Radiation and Cancer Biology

SS 05 - Biology 2 - Radiation and Immune Response Session I

52 - Tryptophan Metabolism Contributes to Radiation-Induced Immune Checkpoint Reactivation in Glioblastoma

Sunday, October 21
5:55 PM - 6:05 PM
Location: Room 007 C/D

Tryptophan Metabolism Contributes to Radiation-Induced Immune Checkpoint Reactivation in Glioblastoma
P. Kesarwani1, A. Prabhu1, S. Kant1, P. Kumar1, S. Graham1, K. Buelow1, G. D. Wilson2, and P. Chinnaiyan2; 1Beaumont Health, Royal Oak, MI, 2Beaumont Health (Department of Radiation Oncology), Royal Oak, MI

Purpose/Objective(s): Immune checkpoint inhibitors designed to revert tumor-induced immune suppression have emerged as potent anti-cancer therapies. The potential of radiation (RT) to stimulate an immune response and work synergistically with immune checkpoint agents offers strong promise in enhancing therapeutic response. Tryptophan metabolism represents an important immune checkpoint and targeting this pathway’s rate limiting enzyme indoleamine 2,3-dioxygenase (IDO1) is actively being investigated clinically. Here, through integrated cross-platform analyses, we studied this metabolic node in GBM and evaluated the activity of the IDO1 inhibitor GDC-0919, both alone and in combination with RT.

Materials/Methods: LC/GC-MS and expression profiling was performed for metabolomic and genomic analyses of patient-derived glioma. Immune competent mice (C57BL/6) were injected orthotopically with genetically engineered murine glioma cells. After verifying successful implant via MRI, mice were treated with GDC-0919 (200 mg/kg BID), both alone or in combination with RT (6Gyx1 or hypofractionated RT (hfRT; 6Gyx3). Correlative studies designed to determine the immune consequences of individual treatments were performed on isolated tumors using flow cytometry and western blot. Pharmacodynamic studies were performed to evaluate blood brain barrier (BBB) penetrance of GDC-0919 using LC-MS.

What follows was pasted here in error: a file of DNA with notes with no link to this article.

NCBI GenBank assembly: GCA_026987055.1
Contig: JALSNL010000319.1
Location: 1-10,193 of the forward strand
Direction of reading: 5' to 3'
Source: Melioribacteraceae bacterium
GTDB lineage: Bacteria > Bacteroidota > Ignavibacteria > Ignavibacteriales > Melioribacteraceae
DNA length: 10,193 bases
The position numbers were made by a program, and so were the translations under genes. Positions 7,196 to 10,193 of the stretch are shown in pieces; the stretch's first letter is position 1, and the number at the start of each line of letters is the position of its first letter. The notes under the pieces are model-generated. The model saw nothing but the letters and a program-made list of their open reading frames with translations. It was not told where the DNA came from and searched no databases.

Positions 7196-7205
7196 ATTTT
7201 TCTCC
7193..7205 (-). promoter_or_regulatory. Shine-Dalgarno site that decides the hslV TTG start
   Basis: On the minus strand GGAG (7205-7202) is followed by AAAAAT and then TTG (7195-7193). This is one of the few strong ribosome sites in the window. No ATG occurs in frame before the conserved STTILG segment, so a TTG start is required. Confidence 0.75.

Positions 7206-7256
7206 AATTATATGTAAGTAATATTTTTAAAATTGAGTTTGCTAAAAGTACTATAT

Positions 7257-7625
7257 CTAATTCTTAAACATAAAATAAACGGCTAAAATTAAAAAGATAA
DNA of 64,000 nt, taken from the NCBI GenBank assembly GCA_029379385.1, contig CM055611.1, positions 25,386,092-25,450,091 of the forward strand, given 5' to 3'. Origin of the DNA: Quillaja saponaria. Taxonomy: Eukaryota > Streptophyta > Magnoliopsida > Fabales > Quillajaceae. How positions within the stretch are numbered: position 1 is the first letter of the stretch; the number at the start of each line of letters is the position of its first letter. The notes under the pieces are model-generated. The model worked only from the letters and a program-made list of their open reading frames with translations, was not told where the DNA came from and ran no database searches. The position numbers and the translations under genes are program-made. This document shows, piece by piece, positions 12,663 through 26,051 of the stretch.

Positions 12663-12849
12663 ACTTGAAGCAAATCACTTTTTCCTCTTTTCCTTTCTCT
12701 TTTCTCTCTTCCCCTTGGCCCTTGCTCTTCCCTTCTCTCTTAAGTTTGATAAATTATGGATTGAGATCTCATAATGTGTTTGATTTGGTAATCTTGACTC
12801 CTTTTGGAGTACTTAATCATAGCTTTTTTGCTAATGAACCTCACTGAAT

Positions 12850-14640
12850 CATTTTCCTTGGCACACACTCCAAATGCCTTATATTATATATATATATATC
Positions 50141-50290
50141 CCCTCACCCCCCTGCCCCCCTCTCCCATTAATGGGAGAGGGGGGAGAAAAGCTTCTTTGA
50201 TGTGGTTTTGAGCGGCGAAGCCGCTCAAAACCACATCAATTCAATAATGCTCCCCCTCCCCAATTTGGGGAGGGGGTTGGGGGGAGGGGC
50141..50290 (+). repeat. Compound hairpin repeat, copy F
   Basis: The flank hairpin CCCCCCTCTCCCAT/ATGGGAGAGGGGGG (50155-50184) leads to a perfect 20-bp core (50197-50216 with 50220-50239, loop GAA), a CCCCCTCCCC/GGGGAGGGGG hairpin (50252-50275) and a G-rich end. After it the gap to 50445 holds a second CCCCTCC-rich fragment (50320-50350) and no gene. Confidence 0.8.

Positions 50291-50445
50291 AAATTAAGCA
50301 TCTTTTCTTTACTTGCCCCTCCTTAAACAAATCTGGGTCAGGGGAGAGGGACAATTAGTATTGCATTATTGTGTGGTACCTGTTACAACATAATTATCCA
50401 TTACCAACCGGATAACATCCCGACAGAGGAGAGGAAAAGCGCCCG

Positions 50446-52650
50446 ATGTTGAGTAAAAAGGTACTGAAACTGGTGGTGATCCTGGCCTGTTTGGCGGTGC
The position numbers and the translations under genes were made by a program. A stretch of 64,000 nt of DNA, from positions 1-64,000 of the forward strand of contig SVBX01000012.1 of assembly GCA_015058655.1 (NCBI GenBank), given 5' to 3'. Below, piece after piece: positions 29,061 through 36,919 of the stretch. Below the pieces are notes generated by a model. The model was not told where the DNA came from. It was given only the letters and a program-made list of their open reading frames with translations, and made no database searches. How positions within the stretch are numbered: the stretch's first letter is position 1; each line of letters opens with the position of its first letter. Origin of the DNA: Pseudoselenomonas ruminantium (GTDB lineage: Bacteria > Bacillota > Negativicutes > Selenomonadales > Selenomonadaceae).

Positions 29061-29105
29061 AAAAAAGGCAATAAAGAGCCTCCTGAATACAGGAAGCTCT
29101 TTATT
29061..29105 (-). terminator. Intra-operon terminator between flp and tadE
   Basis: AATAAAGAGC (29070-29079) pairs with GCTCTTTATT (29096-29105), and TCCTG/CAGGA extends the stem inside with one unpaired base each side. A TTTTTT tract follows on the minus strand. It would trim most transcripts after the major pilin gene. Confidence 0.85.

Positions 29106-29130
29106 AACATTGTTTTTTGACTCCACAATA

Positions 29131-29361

Results: Integrated cross-platform analyses coupling global metabolomic and gene-expression profiling in patient-derived gliomas (n=108) identified aberrant tryptophan metabolism as a metabolic node specific to the mesenchymal and classical subtypes of GBM, which was recapitulated in our preclinical models. GDC-0919 demonstrated potent inhibition of this node in a diverse panel of GBM lines and importantly, effectively crossed the BBB. Although GDC-0919 as a single agent did not demonstrate anti-tumor activity, it had a strong potential for enhancing RT response in GBM, which was further augmented when using a hfRT regimen (p<0.005). Evaluation of isolated tumors demonstrated that hfRT response in GBM involves both immune stimulation, reflected by a ~50% increase in activated (CD8+CD69+) and ~30% increase in cytotoxic (CD8+Granzyme B+) Tcells, which was balanced by immune checkpoint reactivation, reflected by an increase in IDO1 expression and a 2x increase in regulatory Tcells (Tregs). GDC-0919 mitigated RT-induced Tregs and enhanced activated and cytotoxic Tcells when compared to hfRT alone.

Conclusion: Although hfRT stimulates an immune response, it is balanced by immune checkpoint reactivation and suppression. Tryptophan metabolism/IDO1 signaling represents a metabolic node in GBM and is involved in RT-induced checkpoint reactivation. Combining hfRT with IDO1 inhibition enhances therapeutic response in GBM by mitigating RT-induced immune suppression, providing rationale for further clinical testing.

Author Disclosure: P. Kesarwani: None. A. Prabhu: None. S. Kant: None. P. Kumar: None. G.D. Wilson: None. P. Chinnaiyan: None.

Pravin Kesarwani, PhD

Willam Beaumont Resarch Institute

Disclosure:
No relationships to disclose.

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